PPV and NPV: normal cognition versus MCI
Table 3 provides PPVs and NPVs for MMSE cutoff scores used in AD clinical trials and diagnostic studies. Of note, we provide a range of MMSE cutoff scores other than ≤24 and/or ≤26 to determine the accuracy of other scores and to potentially facilitate decision-making regarding optimal cutoff score use. The MMSE score of 26 yielded a PPV and NPV of 64.6 % and 68.2 %, respectively, suggesting this cutoff is associated with a >35 % chance that NACC subjects may be inaccurately classified as having MCI or AD dementia. MMSE scores <26 increased in PPV and declined in NPV.
PPV and NPV: normal cognition versus AD dementia
In the comparison between normal cognition and AD dementia, there was a PPV of 97.0 % for the MMSE cutoff of ≤24, but the NPV was only 80.8 %. The NPV suggests there is a 19.2 % chance that NACC subjects with AD dementia are not detected by this cutoff.
PPV and NPV: MCI versus AD dementia
Relative to normal cognition versus AD dementia, the PPV and NPV for the MMSE cutoff of 24 were lower for distinguishing between MCI and AD dementia (90.1 % and 63.8 %, respectively).
MMSE and CDR score agreement
The level of agreement between the MMSE and CDR scores improved across the AD spectrum (p < 0.001 for all). Using MMSE cutoffs previously validated to discriminate across CDR scores , κ values were the worst for questionable dementia or MCI (κ = 0.15, slight agreement). There was fair agreement for normal cognition (κ = 0.37), as well as mild (κ = 0.27) and moderate (κ = 0.33) dementia. There was moderate agreement for severe dementia (κ = 0.48).
AUC, PPV, and NPV for LM-II cutoff scores
The accuracy of all LM-II cutoff scores was clinically inadequate for distinguishing between normal cognition and MCI (AUC <0.75 for nearly all) and was worst for the BAN2401 trial cutoff of ≤15 in 50–64-year-olds (AUC 0.61). A similar pattern emerged between MCI and AD dementia. In terms of normal cognition versus AD dementia, the LM-II cutoff of ≤15 in the BAN2401 trial for 50–64-year-olds was only 0.64; the AUC for all remaining LM-II cutoffs was >0.75.
PPV and NPV: normal cognition versus MCI
Tables 4, 5, and 6 present PPVs and NPVs for LM-II cutoff scores for the A4 and BAN2401 trials and ADNI 2. The suggested LM-II cutoffs had a high probability of inaccurate NACC diagnosis. The age-adjusted LM-II cutoff of ≤15 used in the BAN2401 trial resulted in a 33.1 % probability that NACC subjects with MCI, aged 50–64 years, actually had MCI. NPV was lowest (72.8 %) for the LM-II cutoff used for 80–90-year-olds. There was a similar pattern for the remaining age categories. Regarding ADNI 2 cutoffs that defined MCI, the PPV reached as low as 52.2 % for NACC subjects with 16+ years of education. The NPV was <50.0 % for all LM-II cutoffs among NACC subjects with 0–7 years of education.
PPV and NPV: normal cognition versus AD dementia
The PPV for an LM-II score of 15 in 50–64-year-old NACC subjects was 37.2 %, and it remained similar for the other age categories. In terms of ADNI 2 cutoffs for individuals with 16+ years of education, there was a 17.2 % chance that NACC subjects who did not have AD dementia scored at or below the ADNI 2 defined score for AD dementia. NPV was >90.0 % for almost all AD dementia LM-II cutoffs, although the cutoff for NACC subjects with 0–7 years of education had an NPV of 58.4 %.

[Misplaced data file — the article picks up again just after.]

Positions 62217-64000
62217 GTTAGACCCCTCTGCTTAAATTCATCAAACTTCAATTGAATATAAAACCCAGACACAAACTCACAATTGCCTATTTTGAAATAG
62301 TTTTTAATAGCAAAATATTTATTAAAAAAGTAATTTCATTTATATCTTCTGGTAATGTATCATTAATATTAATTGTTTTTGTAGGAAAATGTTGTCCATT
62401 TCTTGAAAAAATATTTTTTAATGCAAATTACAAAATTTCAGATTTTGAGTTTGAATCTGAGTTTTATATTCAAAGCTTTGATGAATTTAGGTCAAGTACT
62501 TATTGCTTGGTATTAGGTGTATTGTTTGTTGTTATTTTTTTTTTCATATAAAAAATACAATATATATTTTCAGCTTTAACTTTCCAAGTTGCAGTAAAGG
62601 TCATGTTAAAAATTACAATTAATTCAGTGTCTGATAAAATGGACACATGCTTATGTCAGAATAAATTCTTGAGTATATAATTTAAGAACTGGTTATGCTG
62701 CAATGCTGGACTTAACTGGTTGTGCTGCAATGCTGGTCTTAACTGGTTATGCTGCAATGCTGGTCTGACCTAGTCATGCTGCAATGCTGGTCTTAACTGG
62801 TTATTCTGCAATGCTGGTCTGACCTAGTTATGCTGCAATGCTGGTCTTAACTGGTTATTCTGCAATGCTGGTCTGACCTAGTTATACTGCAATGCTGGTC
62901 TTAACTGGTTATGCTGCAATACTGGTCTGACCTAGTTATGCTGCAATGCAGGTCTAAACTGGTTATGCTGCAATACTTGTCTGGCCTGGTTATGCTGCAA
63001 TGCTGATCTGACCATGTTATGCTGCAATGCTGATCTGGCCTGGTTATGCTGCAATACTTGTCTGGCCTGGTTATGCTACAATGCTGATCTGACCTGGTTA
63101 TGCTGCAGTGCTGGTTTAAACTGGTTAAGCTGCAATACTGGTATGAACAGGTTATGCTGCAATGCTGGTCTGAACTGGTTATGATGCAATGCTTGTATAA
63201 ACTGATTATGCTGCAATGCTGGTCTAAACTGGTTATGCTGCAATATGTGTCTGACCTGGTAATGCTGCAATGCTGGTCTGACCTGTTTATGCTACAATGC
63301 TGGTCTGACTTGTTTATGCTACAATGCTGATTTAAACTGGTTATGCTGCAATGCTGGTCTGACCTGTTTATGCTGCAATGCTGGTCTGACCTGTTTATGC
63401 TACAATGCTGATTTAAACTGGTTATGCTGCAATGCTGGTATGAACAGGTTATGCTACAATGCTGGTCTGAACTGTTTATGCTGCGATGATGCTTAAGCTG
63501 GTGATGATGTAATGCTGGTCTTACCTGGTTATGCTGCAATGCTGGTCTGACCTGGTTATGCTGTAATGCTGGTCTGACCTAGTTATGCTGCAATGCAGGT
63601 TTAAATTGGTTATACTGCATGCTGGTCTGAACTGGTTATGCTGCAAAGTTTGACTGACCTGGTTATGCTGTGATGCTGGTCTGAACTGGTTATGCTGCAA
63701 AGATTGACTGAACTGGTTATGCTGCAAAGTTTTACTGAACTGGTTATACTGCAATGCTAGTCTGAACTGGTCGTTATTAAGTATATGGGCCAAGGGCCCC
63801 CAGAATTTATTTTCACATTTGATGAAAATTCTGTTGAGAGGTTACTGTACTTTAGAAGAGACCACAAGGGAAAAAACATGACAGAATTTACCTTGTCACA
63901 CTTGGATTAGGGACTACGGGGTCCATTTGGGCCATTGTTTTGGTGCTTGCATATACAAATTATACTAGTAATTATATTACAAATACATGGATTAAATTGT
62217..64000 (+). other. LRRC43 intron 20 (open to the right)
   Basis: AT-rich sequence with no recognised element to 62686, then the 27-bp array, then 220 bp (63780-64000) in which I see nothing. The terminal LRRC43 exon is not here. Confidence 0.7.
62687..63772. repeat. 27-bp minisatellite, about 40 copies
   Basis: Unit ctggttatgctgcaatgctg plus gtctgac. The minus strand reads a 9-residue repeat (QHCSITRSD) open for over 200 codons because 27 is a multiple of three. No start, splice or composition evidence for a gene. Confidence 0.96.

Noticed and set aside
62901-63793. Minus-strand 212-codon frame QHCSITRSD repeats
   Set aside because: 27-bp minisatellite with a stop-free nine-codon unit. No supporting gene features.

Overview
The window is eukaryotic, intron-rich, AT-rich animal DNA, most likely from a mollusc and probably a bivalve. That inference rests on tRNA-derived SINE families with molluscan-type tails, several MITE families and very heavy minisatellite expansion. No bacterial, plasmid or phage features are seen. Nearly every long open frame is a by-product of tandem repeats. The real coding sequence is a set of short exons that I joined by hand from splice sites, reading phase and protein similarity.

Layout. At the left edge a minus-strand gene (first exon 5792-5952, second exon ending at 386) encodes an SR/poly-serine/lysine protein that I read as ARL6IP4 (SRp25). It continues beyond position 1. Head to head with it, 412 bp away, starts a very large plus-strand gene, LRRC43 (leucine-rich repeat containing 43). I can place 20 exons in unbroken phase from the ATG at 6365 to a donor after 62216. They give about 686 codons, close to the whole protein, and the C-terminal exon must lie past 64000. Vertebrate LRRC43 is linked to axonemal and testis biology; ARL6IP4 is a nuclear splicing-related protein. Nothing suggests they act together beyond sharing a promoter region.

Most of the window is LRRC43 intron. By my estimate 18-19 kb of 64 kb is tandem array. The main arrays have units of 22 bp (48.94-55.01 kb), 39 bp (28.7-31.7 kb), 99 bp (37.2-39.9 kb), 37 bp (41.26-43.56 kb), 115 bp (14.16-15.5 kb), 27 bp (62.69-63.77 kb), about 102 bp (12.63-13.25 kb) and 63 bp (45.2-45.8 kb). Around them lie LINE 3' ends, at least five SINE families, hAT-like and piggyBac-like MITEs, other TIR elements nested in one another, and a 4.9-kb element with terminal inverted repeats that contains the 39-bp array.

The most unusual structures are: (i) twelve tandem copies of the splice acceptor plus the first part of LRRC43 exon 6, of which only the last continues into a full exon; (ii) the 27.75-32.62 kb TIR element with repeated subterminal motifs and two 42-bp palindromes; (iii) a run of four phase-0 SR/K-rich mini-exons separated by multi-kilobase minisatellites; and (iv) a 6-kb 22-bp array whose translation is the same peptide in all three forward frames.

PPV and NPV: MCI versus AD Dementia
PPV was 53.9 % for the LM-II cutoff score of 15 in the 50–64-year-old group and 48.2 % for the cutoff of 12 in the 65–69-year-old group. Almost all other PPVs were below 70.0 %. NPV reached as low as 64.0 % for the LM-II score of 2 in the 0–7 years of education group.
Nearly 60 % of currently active and recruiting phases II and III AD clinical trials and diagnostic studies rely on MMSE scores to determine inclusion, and several use LM-II test scores. MMSE and LM-II cutoffs used to determine eligibility were associated with a high probability of inaccurate diagnostic classification in the >23,000 NACC subjects with normal cognition, MCI, and AD dementia. In the NACC sample, the MMSE and LM-II cutoff scores lacked diagnostic accuracy for the identification of MCI, and LM-II cutoffs poorly distinguished AD dementia from MCI (AUC <0.75). It was the consistently low PPVs and NPVs for MMSE and LM-II cutoff scores across all diagnostic classifications that were most alarming, however. The PPV was only 64 % for the MMSE cutoff often used to define MCI (or early AD dementia) in AD trials and diagnostic studies. The PPVs and NPVs were remarkably low for LM-II cutoffs and spanned the entire AD spectrum, with many PPVs and NPVs below 50 %, and as low as 33 % and 42 %, respectively. Given NACC’s large sample and representativeness of the target clinical trial population (NACC is an important recruitment source for AD trials), there is a strong possibility that many of the multicenter studies in which investigators are testing AD therapeutic and diagnostic methods include subjects from a nontarget population. Such inappropriate sampling could potentially lead to biased or inaccurate results.